History Main / MillenniumBug

17th Aug '16 9:07:31 PM Superjustinbros
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* An episode of ''WesternAnimation/FamilyGuy'' has the Griffin family getting ready to celebrate New Year's Eve, but Peter groups them all into a shelter he built, believing the [=Y2K=] stories. It turns out to be true.

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* An episode of ''WesternAnimation/FamilyGuy'' ''WesternAnimation/FamilyGuy'', "Da Boom", has the Griffin family getting ready to celebrate New Year's Eve, but Peter groups them all into a shelter he built, believing the [=Y2K=] stories. It turns out to be true.
14th Aug '16 10:22:11 AM TheGrandestDad
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* ''WesternAnimation/KingOfTheHill'' dealt with this as well when usually-sensible Hank catches Dale's paranoia and begins working with Dale and a hardcore survivalist to prepare for the event, including buying a Grandfather Clock for Peggy for Christmas instead of an iMac, because the Grandfather Clock would still be able to tell time afterwards. The {{Aesop}} of the episode is Hank learning not to fear the future.

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* ''WesternAnimation/KingOfTheHill'' dealt with this as well when in the episode "Hillennium", in which usually-sensible Hank catches Dale's paranoia and begins working with Dale and a hardcore survivalist to prepare for the event, including buying a Grandfather Clock for Peggy for Christmas instead of an iMac, because the Grandfather Clock would still be able to tell time afterwards. The {{Aesop}} of the episode is Hank learning not to fear the future.
8th Aug '16 2:11:11 PM Willbyr
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* ''SteinsGate'' has this happen in some of the timelines Okabe sees.

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* ''SteinsGate'' ''VisualNovel/SteinsGate'' has this happen in some of the timelines Okabe sees.
28th Jul '16 3:35:45 PM margdean56
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* The children's comic ''ComicBook/TheDandy'' took the concept of the 'Millennium Bug' and anthropomorphised it as a strange insect. The comic had numerous characters interact with it - one story involved a robotic teacher being destroyed by a student handing in a photocopy of the bug as homework.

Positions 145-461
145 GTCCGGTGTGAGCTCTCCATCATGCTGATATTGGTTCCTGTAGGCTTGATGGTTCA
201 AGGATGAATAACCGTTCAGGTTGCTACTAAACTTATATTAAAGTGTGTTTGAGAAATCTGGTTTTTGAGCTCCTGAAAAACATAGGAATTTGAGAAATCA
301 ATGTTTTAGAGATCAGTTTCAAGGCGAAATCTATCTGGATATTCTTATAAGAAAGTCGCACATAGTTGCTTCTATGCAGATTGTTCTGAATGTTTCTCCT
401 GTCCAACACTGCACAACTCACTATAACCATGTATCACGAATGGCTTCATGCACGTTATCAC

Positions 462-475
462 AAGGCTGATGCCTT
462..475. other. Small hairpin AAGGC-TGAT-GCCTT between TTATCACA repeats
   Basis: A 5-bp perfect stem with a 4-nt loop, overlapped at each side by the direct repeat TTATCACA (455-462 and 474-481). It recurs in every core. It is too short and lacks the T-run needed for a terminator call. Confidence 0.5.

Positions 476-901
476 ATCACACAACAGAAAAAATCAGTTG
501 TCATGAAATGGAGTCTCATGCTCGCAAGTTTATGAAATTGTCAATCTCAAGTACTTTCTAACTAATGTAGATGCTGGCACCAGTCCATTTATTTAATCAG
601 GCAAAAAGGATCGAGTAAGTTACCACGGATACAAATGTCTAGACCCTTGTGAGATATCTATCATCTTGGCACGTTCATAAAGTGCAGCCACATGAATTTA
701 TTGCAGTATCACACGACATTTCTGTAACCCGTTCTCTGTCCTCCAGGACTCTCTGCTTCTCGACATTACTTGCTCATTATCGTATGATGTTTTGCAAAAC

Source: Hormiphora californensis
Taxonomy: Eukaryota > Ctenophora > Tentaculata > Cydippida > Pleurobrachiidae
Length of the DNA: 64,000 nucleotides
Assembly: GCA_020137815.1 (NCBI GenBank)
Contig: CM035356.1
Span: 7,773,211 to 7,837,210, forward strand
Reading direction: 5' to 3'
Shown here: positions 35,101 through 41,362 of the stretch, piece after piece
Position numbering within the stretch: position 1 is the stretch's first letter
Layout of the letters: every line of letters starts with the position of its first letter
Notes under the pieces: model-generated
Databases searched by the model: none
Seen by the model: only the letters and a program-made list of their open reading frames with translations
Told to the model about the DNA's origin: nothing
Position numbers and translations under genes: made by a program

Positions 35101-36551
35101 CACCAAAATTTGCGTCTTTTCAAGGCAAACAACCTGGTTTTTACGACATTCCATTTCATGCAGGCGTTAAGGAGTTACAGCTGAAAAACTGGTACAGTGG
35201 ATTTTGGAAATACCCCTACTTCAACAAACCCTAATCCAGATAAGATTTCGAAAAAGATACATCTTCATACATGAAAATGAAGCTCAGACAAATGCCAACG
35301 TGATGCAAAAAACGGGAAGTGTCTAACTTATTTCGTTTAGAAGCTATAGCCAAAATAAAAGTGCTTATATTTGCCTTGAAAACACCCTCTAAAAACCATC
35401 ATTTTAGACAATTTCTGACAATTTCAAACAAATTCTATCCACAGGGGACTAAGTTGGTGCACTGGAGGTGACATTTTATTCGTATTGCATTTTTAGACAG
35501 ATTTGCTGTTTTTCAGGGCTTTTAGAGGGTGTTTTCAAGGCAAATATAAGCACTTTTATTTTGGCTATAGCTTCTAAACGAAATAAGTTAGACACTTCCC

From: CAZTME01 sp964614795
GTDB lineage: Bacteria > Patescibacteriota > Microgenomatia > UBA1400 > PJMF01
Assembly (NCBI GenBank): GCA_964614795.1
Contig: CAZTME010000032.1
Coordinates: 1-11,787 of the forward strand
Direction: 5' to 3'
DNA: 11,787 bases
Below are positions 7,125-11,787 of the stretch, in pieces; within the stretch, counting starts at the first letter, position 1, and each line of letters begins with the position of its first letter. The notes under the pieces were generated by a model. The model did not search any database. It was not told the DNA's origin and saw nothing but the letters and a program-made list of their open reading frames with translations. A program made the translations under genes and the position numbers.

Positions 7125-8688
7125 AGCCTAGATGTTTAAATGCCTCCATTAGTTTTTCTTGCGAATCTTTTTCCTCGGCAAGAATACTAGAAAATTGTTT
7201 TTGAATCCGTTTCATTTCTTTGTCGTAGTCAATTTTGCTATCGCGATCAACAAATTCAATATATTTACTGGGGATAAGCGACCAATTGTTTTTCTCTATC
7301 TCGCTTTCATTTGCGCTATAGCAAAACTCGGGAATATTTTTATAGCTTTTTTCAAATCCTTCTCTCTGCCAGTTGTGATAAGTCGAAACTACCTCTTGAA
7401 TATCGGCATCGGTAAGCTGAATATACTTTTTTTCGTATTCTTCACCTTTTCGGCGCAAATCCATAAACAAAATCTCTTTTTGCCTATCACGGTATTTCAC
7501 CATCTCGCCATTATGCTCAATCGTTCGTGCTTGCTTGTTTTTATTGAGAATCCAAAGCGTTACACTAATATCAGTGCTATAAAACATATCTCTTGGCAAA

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* The children's comic ''ComicBook/TheDandy'' took the concept of the 'Millennium Bug' and anthropomorphised it as a strange insect. The comic had numerous characters interact with it - -- one story involved a robotic teacher being destroyed by a student handing in a photocopy of the bug as homework.



* God calls Bill Gates, Boris Yeltsin and Bill Clinton for an urgent message. He informs them the world will end next week and they are to relay a message to their people. Yeltsin goes back to Russia and says there is [[GoodNewsBadNews bad news and terrible news]] - the bad news is there really is a God, and the terrible news is the world will end next week. Clinton holds a press conference in Washington and says there is good news and bad news - the good news is there really is a God, and the bad news is the world will end next week. Bill Gates returns to Microsoft and holds an full employee conference, saying he has good news and great news. The good news is God knows what a wonderful, important person he is, and the great news is they don't have to worry about fixing the millennium bug!

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* God calls Bill Gates, Boris Yeltsin and Bill Clinton for an urgent message. He informs them the world will end next week and they are to relay a message to their people. Yeltsin goes back to Russia and says there is [[GoodNewsBadNews bad news and terrible news]] - -- the bad news is there really is a God, and the terrible news is the world will end next week. Clinton holds a press conference in Washington and says there is good news and bad news - -- the good news is there really is a God, and the bad news is the world will end next week. Bill Gates returns to Microsoft and holds an full employee conference, saying he has good news and great news. The good news is God knows what a wonderful, important person he is, and the great news is they don't have to worry about fixing the millennium bug!



* Despite the rampant fears, [[http://en.wikipedia.org/wiki/Year_2000_problem#Documented_errors there were very few incidents of computer failure]], most of which were found in library and movie rental databases, humorously leaving a few people with overdue fines in the tens of thousands of dollars. Not for lack of much blood, sweat and tears on the part of coders and sysadmins the world over as software patches were rolled out throughout the final quarter of 1999. At least the overtime must have come in handy for the Christmas shopping- [[FridgeLogic Hey, wait a minute...]] [[ConspiracyTheory Son of a bitch!]]